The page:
The military's new COVID-19 infection rate is double the general population's

Photo credit DVIDS

The active-duty component of every branch has seen sharp increases in COVID-19 cases this month. Military leaders are largely brushing off these increases by citing additional testing and nationwide spikes. 

"We're seeing some uptick in terms of infection largely around where we're seeing that in the civilian communities," Thomas McCaffery, assistant secretary of defense for health affairs said during a press briefing at the Pentagon last week. "So in Florida and Texas and Arizona, some parts of California -- that wouldn't be a surprise." 

As parts of the nation battle more significant spikes in COVID-19 than others, the United States saw an overall 16 percent increase in new COVID-19 cases in the past ten days. For the same period of time, the Department of Defense reported a 33 percent increase. 

"In addition...over the last couple of months, we have done more testing of those who don't have symptoms," McCaffery added. "So we would expect if we're doing more testing of those that are asymptomatic, we would see more of an uptick in cases." 

The DoD has worked continuously in recent months to increase testing capabilities. Whereas only symptomatic, high-risk individuals were tested initially, the DoD is now providing testing among pre-deployment and accession populations which has identified a significant number of asymptomatic COVID-19 cases that went undetected in the early months of the pandemic.

McCaffery is certainly correct about one thing -- the DoD is seeing a sharp increase in COVID-19 cases. 

The active-duty component is largely driving the increase across the entire DoD -- although the civilian, contractor and dependent components have also seen an increase in the rate of new infections, and over the weekend an additional dependent fatality was reported. 

The Air Force and the Marine Corps, both of which were able to keep COVID-19 rates relatively low, have both reported recent increases in new cases of around 40 to 50 percent. The Navy, which has battled higher rates than the other branches since the beginning of the pandemic largely due to the outbreak aboard the USS Theodore Roosevelt, reported a 25-percent increase in recent weeks. And the Army has now outpaced all other branches with 5,311 new infections since the beginning of July.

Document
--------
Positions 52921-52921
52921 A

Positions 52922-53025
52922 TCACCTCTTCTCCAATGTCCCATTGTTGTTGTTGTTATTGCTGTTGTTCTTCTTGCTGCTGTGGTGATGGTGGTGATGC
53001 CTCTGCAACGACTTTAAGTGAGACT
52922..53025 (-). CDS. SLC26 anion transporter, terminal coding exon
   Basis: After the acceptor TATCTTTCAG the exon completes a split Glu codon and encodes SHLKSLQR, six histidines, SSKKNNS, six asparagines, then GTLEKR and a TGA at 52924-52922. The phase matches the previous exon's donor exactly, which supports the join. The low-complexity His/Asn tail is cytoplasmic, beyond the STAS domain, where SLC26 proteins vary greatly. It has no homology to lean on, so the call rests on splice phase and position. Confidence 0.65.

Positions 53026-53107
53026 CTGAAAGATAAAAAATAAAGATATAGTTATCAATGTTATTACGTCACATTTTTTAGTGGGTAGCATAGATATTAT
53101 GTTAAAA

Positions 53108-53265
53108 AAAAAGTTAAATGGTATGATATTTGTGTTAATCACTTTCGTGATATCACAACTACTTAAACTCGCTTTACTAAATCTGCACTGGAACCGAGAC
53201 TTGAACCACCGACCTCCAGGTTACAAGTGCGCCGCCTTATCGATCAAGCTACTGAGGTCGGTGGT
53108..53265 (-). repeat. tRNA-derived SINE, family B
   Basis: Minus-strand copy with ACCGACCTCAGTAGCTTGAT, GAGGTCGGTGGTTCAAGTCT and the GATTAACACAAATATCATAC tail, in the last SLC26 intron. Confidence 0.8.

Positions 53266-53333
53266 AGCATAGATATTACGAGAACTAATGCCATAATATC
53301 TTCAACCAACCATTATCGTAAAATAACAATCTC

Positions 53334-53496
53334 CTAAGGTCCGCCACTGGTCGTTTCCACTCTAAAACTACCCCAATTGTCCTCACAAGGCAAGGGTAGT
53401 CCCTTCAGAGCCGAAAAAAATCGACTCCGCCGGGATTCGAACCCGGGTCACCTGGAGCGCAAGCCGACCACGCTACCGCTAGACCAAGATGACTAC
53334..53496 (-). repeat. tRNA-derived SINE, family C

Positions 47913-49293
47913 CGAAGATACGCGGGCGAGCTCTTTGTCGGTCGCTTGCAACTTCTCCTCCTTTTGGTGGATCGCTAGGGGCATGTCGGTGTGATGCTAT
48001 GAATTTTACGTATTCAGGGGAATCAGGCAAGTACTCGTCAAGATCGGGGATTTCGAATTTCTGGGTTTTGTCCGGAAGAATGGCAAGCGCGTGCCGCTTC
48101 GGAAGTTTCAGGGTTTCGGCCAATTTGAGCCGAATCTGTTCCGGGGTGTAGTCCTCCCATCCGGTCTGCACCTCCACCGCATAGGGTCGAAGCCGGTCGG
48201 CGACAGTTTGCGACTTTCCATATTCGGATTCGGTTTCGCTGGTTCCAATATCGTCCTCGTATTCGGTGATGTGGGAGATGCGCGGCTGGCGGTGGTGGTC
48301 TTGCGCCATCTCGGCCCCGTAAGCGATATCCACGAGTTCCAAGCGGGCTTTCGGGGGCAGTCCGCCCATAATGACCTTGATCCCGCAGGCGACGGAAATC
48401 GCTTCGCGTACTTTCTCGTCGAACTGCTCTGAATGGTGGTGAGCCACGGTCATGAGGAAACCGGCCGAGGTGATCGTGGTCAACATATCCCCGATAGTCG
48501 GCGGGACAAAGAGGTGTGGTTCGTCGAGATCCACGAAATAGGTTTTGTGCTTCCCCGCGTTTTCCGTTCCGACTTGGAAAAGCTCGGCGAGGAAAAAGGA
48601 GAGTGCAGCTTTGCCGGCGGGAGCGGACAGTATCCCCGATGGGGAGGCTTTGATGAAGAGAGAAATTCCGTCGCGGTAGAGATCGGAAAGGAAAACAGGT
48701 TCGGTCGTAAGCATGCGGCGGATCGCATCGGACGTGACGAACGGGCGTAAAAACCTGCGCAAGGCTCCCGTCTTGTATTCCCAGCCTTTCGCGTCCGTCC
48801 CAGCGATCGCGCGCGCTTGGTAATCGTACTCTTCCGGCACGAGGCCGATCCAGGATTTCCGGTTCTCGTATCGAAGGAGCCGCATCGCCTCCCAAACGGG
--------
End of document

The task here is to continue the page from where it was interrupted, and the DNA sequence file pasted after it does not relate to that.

Despite these sharp increases, the DoD has not seen a significant uptick in metrics like hospitalizations or fatalities, indicating that the force is holding up well against the virus so far and threats to national security and operational capabilities are limited. However, various recruit and training pipelines across the country and across all branches continue to battle outbreaks, causing concern for future force strength.

The Air Force Academy in Colorado last week became the first of the military academies to report COVID-19 cases among its summer trainees. A Special Operations Survival, Evasion, Resistance and Escape (SERE) course at Fort Bragg in North Carolina was cut short by a COVID-19 outbreak that infected 90 out of the class's 110 participants. And questions still remain after a cohort of 640 recruits and instructors at Fort Benning in Georgia all purportedly tested negative for COVID-19 just to test 22 percent positive one week later. 

All these training and recruit pipelines are implementing similar COVID-19 screening and prevention measures, typically involving multiple rounds of testing, 14-day restriction of movement and isolation periods, continuous symptom monitoring and social distancing measures where possible. And while a rash of outbreaks has indicated that these measures aren't enough to contain the virus, the military seems to have no plans to change anything. 

"Our military readiness absolutely requires that we have trained and available forces to meet our national security objectives and we have made the decision to continue training in a safe and effective manner after a significant amount of analysis and guidance from our public health officials," Maj. Gen. Andrea Tullos, commander of 2nd Air Force at Keesler Air Force Base in Mississippi said during a press briefing last Thursday. 

As of Monday, the Department of Defense reported 25,822 cases of COVID-19 in total. These cases include 42 fatalities. 


Reach Elizabeth Howe on Twitter @ECBHowe.Want to get more connected to the stories and resources Connecting Vets has to offer? Click here to sign up for our weekly newsletter.